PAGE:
Interview With Ruth Jacobs, Author and Anti-Trafficking Activist

interview with Ruth Jacobs, author of “Soul Destruction” and anti-trafficking activist

Bipolar For Life

I’m excited to have a guest on board here at Bipolar For Life:  Ruth Jacobs, author of the upcoming best-selling novel series Soul Destruction.  Part one of the series, Soul Destruction: Unforgivable, will be released worldwide on April 29, 2013.

Ruth Jacobs no border

Soul Survivor: Ruth’s gritty, hard-hitting novel features a more-or-less close-knit group of friends who have at least two things in common: drugs, and prostitution.  So what is this book doing on my blog, which tries its best to stay focused on mental health and child abuse issues?  Probably because this group of tough customers has more than just two things in common.

Let’s read a passage from Soul Destruction: Unforgivable, and then we can ask Ruth to help us understand.

Aunt Elsie made tea and they sat on their usual white stools at the white, plastic table in the kitchen. Elsie, as always, sat facing…

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Corporate initiative can play a major role in anti-trafficking movement

Global business coalition against human trafficking, reblogging from News on Modern Day Slavery

News on Modern Day Slavery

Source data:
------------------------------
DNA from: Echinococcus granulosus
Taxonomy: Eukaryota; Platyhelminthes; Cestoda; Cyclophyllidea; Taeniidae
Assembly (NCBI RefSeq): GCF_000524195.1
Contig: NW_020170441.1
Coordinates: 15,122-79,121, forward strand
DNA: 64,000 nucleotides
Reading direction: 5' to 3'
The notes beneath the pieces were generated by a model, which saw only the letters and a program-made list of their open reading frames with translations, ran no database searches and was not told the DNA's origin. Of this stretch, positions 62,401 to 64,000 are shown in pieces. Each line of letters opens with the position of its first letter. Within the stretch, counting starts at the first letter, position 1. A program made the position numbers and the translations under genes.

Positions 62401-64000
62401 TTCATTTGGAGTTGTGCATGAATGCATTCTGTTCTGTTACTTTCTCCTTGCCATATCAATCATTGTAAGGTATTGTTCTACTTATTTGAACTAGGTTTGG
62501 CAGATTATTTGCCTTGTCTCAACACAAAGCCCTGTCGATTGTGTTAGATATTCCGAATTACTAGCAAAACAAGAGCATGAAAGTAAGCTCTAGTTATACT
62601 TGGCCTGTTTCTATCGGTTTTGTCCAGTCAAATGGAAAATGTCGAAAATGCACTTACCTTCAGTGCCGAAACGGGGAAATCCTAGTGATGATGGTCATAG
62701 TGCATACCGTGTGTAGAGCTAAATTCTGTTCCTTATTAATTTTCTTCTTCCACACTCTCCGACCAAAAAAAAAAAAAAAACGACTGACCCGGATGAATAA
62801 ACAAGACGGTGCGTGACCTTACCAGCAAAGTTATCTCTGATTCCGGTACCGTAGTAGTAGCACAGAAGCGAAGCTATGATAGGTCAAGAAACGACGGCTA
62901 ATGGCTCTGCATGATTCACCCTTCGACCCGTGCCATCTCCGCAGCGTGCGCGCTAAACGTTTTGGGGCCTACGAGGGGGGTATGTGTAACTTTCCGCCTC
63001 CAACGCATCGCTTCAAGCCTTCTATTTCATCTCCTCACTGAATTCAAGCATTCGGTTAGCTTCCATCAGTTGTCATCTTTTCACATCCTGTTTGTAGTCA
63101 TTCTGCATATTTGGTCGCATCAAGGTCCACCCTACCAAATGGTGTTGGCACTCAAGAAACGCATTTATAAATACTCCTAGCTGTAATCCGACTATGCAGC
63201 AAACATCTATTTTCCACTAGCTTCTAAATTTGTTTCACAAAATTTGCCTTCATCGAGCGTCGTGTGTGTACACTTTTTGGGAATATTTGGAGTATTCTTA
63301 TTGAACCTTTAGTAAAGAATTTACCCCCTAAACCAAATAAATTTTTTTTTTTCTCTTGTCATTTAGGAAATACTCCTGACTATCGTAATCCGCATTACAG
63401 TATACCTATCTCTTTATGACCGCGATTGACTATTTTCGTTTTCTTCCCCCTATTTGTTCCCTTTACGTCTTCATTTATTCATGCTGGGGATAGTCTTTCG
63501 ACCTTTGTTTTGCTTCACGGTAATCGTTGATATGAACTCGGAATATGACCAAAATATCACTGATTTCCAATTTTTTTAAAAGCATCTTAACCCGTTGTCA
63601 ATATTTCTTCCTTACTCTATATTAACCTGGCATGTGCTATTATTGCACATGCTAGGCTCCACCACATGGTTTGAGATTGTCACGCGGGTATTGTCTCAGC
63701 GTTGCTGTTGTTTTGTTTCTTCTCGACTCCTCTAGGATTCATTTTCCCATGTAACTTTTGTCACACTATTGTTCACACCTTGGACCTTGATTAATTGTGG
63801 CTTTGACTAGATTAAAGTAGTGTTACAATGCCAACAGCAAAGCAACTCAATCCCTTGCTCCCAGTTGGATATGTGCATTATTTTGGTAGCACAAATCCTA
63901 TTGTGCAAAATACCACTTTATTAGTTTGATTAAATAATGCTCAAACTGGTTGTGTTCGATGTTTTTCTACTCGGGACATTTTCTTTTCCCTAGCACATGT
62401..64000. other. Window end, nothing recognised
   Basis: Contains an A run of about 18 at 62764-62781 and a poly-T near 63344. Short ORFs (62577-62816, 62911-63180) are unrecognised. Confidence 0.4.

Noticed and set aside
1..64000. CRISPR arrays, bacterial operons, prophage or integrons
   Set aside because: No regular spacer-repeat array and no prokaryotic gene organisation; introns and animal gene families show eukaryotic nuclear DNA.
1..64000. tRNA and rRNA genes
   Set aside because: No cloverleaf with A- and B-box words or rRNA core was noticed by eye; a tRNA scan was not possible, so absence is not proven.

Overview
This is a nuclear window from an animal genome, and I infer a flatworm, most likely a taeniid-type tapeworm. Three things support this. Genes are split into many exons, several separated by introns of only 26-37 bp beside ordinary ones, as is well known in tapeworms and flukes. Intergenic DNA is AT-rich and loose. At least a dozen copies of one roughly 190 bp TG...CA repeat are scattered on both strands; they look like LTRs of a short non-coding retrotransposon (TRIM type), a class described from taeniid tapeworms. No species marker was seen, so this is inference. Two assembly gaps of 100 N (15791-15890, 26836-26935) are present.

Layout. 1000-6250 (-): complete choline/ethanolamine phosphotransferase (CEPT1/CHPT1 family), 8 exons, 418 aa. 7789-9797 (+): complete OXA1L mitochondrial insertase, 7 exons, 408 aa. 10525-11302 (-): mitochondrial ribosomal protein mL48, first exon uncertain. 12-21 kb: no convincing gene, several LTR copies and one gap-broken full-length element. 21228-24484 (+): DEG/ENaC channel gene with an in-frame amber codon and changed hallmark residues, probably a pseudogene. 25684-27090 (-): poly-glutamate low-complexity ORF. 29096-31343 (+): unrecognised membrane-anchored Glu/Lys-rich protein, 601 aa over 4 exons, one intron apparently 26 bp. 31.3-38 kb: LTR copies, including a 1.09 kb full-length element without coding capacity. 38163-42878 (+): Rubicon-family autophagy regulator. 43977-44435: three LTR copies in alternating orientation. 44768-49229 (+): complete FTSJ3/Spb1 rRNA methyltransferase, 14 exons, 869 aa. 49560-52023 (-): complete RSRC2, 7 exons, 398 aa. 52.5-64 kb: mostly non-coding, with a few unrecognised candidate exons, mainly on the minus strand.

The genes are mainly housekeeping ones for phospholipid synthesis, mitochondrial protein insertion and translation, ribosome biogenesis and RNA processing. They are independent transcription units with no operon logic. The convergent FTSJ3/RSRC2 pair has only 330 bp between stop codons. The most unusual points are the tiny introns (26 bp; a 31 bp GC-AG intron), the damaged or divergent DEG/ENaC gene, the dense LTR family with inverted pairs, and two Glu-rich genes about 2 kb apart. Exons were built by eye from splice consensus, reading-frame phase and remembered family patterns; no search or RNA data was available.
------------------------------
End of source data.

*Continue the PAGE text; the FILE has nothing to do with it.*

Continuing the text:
Convincing policymakers is a constant struggle for most not-for-profit organisation. Years of relationship building and grassroots work are usually required. Not so for the Global business coalition against human trafficking (gBCAT). President Barack Obama spoke about it from the podium of the Clinton Global Initiative soon after the coalition was formed.

Why the ringing endorsement? Partly, because of the seriousness of the issue. Human trafficking is the ugly side of today’s global trade networks. Affecting an estimated 2.5 million people per year, its market value has been put at $32bn (£21bn) – making it the second most lucrative criminal activity after drug running.

The gBCAT is a business-only coalition that counts some of the world’s largest corporations among its founders, including Coca-Cola, ExxonMobil, Ford, Microsoft and ManpowerGroup. Collectively, they pack a serious punch.

“NGOs and governments are very passionate about it [fighting trafficking], but until corporate America gets behind this…

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